Each year, an estimated 230 million surgical operations are performed around the world. The influence of hemodynamic instability (or shock) during surgery on patient mortality and morbidity in is a very important clinical issue (1). There are four major categories of hemodynamic instability/shock: hypovolemic, distributive, cardiogenic, and obstructive. Hypovolemic shock is due to intravascular volume loss, distributive shock is caused by inadequate perfusion of the body’s vital organs, cardiogenic shock is secondary to decreased intrinsic cardiac function, and obstructive shock arises from a blockage of systemic blood circulation (2). Two surgical procedures that are associated with a greater chance of intraoperative hemodynamic instability are pheochromocytoma removal and carotid artery stenting. Although surgery techniques and anesthetic care have progressed considerably in recent years, hemodynamic instability (HI) is still a common complication of the aforementioned procedures, and can also happen in other clinical situations, though rare. Thus, identifying significant risk factors for hemodynamic instability in patients is important for safe and effective perioperative care by anesthesiologists and surgeons.
A pheochromocytoma is a rare neuroendocrine tumor that originates from chromaffin cells of the adrenal medulla, with an incidence of approximately 0.3-0.5 cases per 100,000 person-years. Often, pheochromocytomas synthesize and secrete excessive amounts of catecholamines (norepinephrine, epinephrine and dopamine), which can cause hypertension, tachycardia, palpitations, and various organ complications. The main treatment strategy for pheochromocytoma is surgery (adrenalectomy). However, manipulation of the adrenal gland can trigger acute life-threatening intraoperative catecholamine release and a subsequent hypertensive crisis. According to current guidelines, patients with pheochromocytoma should undergo preoperative medical treatment consisting of α- and β-adrenergic blockers to prevent perioperative cardiovascular complications (3). In 2018, Jiang et al. conducted a study to identify risk factors for hemodynamic instability during surgery for pheochromocytoma in patients at a single institution in China (3). In this study, it was found that tumor diameter > 50 mm was an independent risk factor for intraoperative HI. Previous studies have shown that larger tumors tend to secrete greater amounts of catecholamines, which would naturally lead to an increase of intraoperative HI. The study also showed that diabetes/hyperglycemia was also a significant predictor of HI. Autonomic neuropathy and HI are known complications of uncontrolled diabetes. This existing predisposition to HI is exacerbated by the catecholamine surge produced during pheochromocytoma removal (3).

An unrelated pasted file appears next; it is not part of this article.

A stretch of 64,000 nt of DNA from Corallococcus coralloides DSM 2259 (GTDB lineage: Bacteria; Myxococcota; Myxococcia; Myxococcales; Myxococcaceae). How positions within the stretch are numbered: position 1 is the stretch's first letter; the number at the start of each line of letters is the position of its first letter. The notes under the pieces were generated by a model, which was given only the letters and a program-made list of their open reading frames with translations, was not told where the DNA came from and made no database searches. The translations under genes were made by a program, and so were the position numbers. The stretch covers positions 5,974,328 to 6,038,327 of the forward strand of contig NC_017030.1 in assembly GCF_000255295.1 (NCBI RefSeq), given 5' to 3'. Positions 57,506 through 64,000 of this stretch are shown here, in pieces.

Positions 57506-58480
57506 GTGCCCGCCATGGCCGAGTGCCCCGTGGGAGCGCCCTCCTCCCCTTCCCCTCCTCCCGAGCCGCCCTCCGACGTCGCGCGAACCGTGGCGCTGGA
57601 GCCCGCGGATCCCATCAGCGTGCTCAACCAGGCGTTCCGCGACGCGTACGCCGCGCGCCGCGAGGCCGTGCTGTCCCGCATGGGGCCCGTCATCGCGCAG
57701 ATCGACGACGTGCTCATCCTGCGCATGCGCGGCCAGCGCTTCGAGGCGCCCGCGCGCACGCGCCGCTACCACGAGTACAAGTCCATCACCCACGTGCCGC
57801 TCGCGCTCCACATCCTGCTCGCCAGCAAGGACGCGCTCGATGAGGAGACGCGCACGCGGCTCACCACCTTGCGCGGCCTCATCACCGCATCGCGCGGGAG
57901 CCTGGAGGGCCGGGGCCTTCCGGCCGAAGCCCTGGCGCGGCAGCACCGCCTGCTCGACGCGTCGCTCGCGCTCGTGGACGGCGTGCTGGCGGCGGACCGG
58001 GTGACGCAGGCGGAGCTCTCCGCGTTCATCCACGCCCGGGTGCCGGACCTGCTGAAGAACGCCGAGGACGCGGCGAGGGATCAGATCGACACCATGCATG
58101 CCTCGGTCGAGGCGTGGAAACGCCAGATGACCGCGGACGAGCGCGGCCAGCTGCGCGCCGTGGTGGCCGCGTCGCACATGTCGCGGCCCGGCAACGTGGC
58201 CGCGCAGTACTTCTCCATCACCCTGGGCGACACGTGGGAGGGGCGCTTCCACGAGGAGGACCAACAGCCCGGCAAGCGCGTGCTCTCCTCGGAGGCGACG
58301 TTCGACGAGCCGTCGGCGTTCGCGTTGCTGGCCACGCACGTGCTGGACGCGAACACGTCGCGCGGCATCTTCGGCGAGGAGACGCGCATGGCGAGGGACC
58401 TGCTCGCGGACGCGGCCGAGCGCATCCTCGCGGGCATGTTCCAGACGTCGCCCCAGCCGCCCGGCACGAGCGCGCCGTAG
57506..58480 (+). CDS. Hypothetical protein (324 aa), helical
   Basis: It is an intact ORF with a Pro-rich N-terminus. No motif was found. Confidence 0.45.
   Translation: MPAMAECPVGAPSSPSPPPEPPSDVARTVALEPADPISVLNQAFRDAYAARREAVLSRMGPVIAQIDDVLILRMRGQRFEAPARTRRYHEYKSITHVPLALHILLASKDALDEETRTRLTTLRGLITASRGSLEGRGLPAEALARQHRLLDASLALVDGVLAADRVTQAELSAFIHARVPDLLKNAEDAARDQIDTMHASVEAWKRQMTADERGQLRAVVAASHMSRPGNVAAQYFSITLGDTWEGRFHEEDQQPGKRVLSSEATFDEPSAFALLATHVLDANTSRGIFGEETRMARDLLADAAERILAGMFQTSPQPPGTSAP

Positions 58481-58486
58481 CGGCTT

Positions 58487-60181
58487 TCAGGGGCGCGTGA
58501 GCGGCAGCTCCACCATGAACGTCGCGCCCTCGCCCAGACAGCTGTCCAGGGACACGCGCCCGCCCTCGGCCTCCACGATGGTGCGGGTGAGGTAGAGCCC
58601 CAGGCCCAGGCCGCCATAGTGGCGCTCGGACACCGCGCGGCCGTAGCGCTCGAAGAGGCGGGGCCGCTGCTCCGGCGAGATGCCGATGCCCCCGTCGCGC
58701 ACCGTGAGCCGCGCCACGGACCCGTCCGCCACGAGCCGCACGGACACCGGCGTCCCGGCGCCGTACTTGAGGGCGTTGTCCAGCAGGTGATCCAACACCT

Carotid artery stenting (CAS) is an alternative to carotid endarterectomy (CEA) to treat carotid artery disease, with proven safety and efficacy in multiple trials due to its less invasive nature compared to CEA. According to the current guidelines, CAS is preferred for patients with contraindications against CEA (i.e. age >80, severe cardiac disease, previous radical neck surgery or radiotherapy) (4). Hemodynamic instability is also considered a common complication in surgery patients after CAS. In a 2019 study, Rubio et. al found that lesions involving the carotid bifurcation and the presence of hypertension requiring 2 or more antihypertensive medications were independent risk factors for perioperative HI (4). Stimulation
of the carotid sinus baroreceptors by balloon dilation and stent deployment at or near the carotid bifurcation can lead to increased vagal tone and parasympathetic, consequently causing hypotension and/or bradycardia. On a related note, the association between the presence of severe hypertension and perioperative HI suggests that patients with more refractory hypertension requiring multiple medications may be at increased risk for reflex hypotension following CAS. Future studies are required to investigate whether withholding some or all antihypertensive medications in patients on multiple medications reduces the risk of perioperative HI (4).
1. Abebe MM, Arefayne NR, Temesgen MM, Admass BA. Incidence and predictive factors associated with hemodynamic instability among adult surgical patients in the post-anesthesia care unit, 2021: A prospective follow up study. Ann Med Surg (Lond). 2022;74:103321. Published 2022 Jan 29. doi:10.1016/j.amsu.2022.103321
2. Standl T, Annecke T, Cascorbi I, Heller AR, Sabashnikov A, Teske W. The Nomenclature, Definition and Distinction of Types of Shock. Dtsch Arztebl Int. 2018;115(45):757-768. doi:10.3238/arztebl.2018.0757
3. Jiang M, Ding H, Liang Y, et al. Preoperative risk factors for haemodynamic instability during pheochromocytoma surgery in Chinese patients. Clin Endocrinol (Oxf). 2018;88(3):498-505. doi:10.1111/cen.13544
4. Rubio G, Karwowski JK, DeAmorim H, Goldstein LJ, Bornak A. Predicting Factors Associated with Postoperative Hypotension following Carotid Artery Stenting. Ann Vasc Surg. 2019;54:193-199. doi:10.1016/j.avsg.2018.06.005